Nintendo held a press conference today announcing official details for its upcoming Wii console. Offered were all sorts of details surrounding the system, which confirm information accidentally leaked yesterday by the New York Times:
- The system will be priced at MSRP $249.99, which includes Wii Sports and one controller plus "nunchuck" attachment. The system will only be available in the often-seen white color.
- A single "Wii-mote" remote controller will cost $39.99, and nunchuck addition will cost $19.99. Both will be sold separately.
- Launch date: November 19. The system will make its worldwide debut starting in North America, with over four million systems shipping by the end of the year, the majority of which will go to North American stores.
- Over 30 titles will be available by the end of the year, and about half of those will be available on day one, with a MSRP of $49.99. "Most" games will be widescreen-capable.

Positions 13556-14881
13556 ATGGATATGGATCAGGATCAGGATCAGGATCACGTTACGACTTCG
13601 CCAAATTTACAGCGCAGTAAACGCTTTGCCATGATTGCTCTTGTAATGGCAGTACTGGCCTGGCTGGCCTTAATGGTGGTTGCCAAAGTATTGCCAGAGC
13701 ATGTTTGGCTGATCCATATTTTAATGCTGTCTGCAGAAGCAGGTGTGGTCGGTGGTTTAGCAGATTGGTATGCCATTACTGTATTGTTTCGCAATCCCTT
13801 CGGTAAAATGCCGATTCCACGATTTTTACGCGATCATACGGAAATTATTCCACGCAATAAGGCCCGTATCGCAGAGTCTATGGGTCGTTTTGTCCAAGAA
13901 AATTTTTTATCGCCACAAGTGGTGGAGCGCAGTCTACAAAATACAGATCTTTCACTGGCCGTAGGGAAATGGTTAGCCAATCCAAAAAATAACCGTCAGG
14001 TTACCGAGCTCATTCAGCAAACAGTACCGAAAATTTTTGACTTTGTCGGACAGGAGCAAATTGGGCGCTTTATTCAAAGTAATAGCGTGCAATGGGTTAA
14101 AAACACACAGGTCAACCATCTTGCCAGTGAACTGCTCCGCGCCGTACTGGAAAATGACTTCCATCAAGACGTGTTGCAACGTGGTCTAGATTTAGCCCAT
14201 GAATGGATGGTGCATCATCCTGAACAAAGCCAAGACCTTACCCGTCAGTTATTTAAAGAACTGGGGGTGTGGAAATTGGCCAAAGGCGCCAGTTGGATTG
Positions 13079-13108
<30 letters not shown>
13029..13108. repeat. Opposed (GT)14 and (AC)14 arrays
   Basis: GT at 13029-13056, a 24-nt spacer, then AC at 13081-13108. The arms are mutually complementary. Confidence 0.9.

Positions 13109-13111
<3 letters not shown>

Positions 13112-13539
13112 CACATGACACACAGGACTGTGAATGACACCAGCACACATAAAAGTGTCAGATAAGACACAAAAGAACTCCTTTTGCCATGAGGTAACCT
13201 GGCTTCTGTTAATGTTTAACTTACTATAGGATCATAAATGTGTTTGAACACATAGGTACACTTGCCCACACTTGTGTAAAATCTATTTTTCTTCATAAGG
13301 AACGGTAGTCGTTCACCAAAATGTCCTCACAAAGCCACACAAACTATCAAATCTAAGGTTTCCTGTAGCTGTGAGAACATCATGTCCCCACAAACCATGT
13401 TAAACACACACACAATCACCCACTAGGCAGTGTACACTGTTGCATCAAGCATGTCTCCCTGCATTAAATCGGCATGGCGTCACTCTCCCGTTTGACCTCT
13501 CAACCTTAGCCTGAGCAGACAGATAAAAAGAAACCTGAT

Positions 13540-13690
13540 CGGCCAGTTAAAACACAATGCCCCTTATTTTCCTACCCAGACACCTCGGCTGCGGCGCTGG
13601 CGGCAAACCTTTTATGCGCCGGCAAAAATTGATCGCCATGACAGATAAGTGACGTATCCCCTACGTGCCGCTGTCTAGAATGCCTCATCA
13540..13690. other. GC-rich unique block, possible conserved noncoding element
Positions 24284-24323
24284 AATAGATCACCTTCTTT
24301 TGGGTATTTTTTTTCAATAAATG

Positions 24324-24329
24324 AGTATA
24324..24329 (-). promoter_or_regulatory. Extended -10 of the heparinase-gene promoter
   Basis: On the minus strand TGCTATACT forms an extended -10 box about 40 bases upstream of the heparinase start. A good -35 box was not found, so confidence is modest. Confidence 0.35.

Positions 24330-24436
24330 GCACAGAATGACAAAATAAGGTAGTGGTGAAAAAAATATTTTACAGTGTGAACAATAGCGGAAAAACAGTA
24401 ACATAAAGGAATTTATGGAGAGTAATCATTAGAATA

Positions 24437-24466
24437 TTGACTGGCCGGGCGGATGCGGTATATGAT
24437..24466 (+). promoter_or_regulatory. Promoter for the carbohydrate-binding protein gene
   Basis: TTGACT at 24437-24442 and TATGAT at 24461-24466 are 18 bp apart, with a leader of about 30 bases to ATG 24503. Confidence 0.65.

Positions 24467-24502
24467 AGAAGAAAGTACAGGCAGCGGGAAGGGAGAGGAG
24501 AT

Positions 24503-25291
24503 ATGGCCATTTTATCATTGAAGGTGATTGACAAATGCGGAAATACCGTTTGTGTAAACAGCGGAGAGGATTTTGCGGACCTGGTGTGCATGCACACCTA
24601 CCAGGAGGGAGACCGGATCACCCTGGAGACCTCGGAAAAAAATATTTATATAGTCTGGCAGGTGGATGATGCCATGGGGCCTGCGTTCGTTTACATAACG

- No online titles will be available at launch, but Japan will be host to a Pokemon battle game that has online functionality. A similar offering will be forthcoming for North American gamers as well. The console's online features will have no cost for gamers by using WiiConnect, which uses WiFi or hard-wired connections.
- Virtual Console titles will be bought and sold through "Wii Points," which have a pricepoint value roughly equivalent to real money. For example, NES titles cost 500 points, or about $5. SNES games cost 800 points, or $8, and Nintendo 64 titles will cost 1000 points, or $10. There was no information given on pricepoint values for TG-16 or any Sega console games on the Virtual Console. The Legend of Zelda for NES, Super Mario World for SNES, and Super Mario 64 for Nintendo 64 will be ready on the day the Wii launches.
- The Legend of Zelda: Twilight Princess will launch on December 11 for the GameCube. The Wii version will be available when the Wii launches. Metroid Prime 3 was mentioned, but is planned for a release sometime in 2007.
Lastly, RPGamers may be interested to know that Wired is reporting Nintendo VP of Marketing, Perrin Kaplan, as stating that the Wii will be region-free, which means that North American gamers could just as easily play a Japanese version of a Wii title on their North American console without any restriction whatsoever. Kaplan did imply that a region lock might be available for publishers to use at their own choosing, but made it appear that Nintendo would not be using any such feature in its own titles.